Last night, G.C. (maybe I’ll just ask him if I can use his name in here.  Or make up a fake name.  That might be more fun) and I went to see UMM’s production of The Laramie Project: Ten Years Later.  The play dealt with the murder of Laramie, Wyoming resident Matthew Shepard (a hate crime; Matthew was targeted for being gay), and its effects on the town of Laramie and its citizens.  It was fascinating and inspiring and relevant, but mostly very sad.

After Laramie I attended a birthday party.  Theme?  Drunk authors: guests were asked to dress as their favorite alcoholic writers.  We had a Hunter S. Thompson, two Oscar Wildes, a Bob Dylan, a Sylvia Plath, a Virginia Woolf and Leonard Woolf, a Stephanie Meyer (pretty sure that one was a joke), and a Truman Capote.  I don’t think I need to tell you who I dressed as.  Hint:

And now, I plan to stop procrastinating and to start drafting the darn paper.  At least until 8, when our entire Woolf Lit. class will pile into our professor’s living room to watch the movie version of Orlando.  He’s buying us pizza and cutting up veggies and letting us sprawl on his living room rug and enjoy the hominess that just cannot exist in a college house.  Only at UMM, I tell you.

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Of Burritos and Country Roads

There is a large Chipotle burrito sitting in my stomach.  It was delicious, it was satisfying, it was eaten while in the company of friends I haven’t seen in toolong, but let me tell you, there’s nothing more uncomfortable than driving with a burrito stomach lump pressing against your seatbelt like a guacamole-filled tumor.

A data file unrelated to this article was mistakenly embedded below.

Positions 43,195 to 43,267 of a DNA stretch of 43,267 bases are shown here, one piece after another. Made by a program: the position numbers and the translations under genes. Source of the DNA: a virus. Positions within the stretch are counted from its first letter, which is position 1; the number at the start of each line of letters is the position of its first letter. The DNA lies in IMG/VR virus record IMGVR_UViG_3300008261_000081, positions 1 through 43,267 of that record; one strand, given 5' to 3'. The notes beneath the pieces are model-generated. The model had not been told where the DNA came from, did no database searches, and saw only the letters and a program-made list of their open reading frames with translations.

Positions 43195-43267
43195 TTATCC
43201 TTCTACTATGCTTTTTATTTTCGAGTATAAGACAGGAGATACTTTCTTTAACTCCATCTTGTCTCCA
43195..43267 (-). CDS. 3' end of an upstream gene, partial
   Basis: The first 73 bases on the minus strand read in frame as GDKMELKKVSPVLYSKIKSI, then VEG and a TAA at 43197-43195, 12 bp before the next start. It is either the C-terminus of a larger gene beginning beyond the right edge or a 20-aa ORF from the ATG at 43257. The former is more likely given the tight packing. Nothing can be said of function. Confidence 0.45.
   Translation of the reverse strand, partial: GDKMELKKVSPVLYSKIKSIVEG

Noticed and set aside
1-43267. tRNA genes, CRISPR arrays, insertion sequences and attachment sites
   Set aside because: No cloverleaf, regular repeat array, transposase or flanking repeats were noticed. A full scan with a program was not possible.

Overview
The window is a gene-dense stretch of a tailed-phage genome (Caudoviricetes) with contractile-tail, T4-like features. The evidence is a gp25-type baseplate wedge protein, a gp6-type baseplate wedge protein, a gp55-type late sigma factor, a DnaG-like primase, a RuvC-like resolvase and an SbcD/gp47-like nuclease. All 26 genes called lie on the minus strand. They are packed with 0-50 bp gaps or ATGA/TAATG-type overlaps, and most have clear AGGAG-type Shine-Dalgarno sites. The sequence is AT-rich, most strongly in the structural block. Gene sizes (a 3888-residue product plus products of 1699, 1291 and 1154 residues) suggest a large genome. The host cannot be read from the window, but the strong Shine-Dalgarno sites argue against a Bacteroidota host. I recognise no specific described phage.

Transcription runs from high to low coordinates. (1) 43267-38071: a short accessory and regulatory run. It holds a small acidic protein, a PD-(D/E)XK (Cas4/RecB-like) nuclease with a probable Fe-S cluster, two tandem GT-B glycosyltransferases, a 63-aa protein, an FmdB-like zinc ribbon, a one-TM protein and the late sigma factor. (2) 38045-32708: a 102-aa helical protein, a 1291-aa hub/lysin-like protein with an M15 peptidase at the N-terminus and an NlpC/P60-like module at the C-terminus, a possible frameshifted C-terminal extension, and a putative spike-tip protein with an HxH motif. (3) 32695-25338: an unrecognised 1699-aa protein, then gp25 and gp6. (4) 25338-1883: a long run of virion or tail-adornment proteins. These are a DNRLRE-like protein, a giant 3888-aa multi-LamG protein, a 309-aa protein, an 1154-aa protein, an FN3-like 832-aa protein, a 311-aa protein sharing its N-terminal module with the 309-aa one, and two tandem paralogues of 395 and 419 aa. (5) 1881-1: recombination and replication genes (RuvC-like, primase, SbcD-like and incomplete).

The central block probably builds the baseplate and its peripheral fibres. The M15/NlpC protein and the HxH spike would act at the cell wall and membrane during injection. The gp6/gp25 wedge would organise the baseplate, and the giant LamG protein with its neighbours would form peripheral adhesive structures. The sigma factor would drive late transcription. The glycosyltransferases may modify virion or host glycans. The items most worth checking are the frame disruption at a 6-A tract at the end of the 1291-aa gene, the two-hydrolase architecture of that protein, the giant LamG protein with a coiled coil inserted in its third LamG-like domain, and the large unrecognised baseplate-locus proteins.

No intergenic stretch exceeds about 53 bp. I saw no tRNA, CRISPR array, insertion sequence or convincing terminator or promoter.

Despite the Burrito That Wouldn’t Disperse, my drive home was pleasant.  Because I do whatever the GPS tells me to do, I ended up taking the long route.  The long route consisted of twisting country roads, and dark houses scattered across snowy fields.  The sky was the purplish color it turns late at night, and I could see the clouds moving below it.

I thought, as I drove, about what would happen if my truck should break down in such a place.  I pictured myself desperately locking doors and calling Mom, tearfully telling her to come quickly before some farmer/chainsaw murderer appeared.  But then, being the sentimental person that I am, I imagined myself getting out of the truck, walking across fields with only the snow crunching under my feet as company.  I imagined how quiet the fields would be, how still.  I would trudge until I reached the end of the world, and then I would kneel down and compose something poignant and romantic.

I was only startled out of my reverie by an oncoming car angrily blinking at me to turn off my brights.  As I did so, John Denver’s “Take Me Home Country Roads” came on the radio, reminding me that despite rogue burritos and car troubles and murderers and poetic wanderings, the important thing was to get home to my Mom, who Always Waits Up, and my bed, which is Where the Blogging Happens.

Goodnight friends.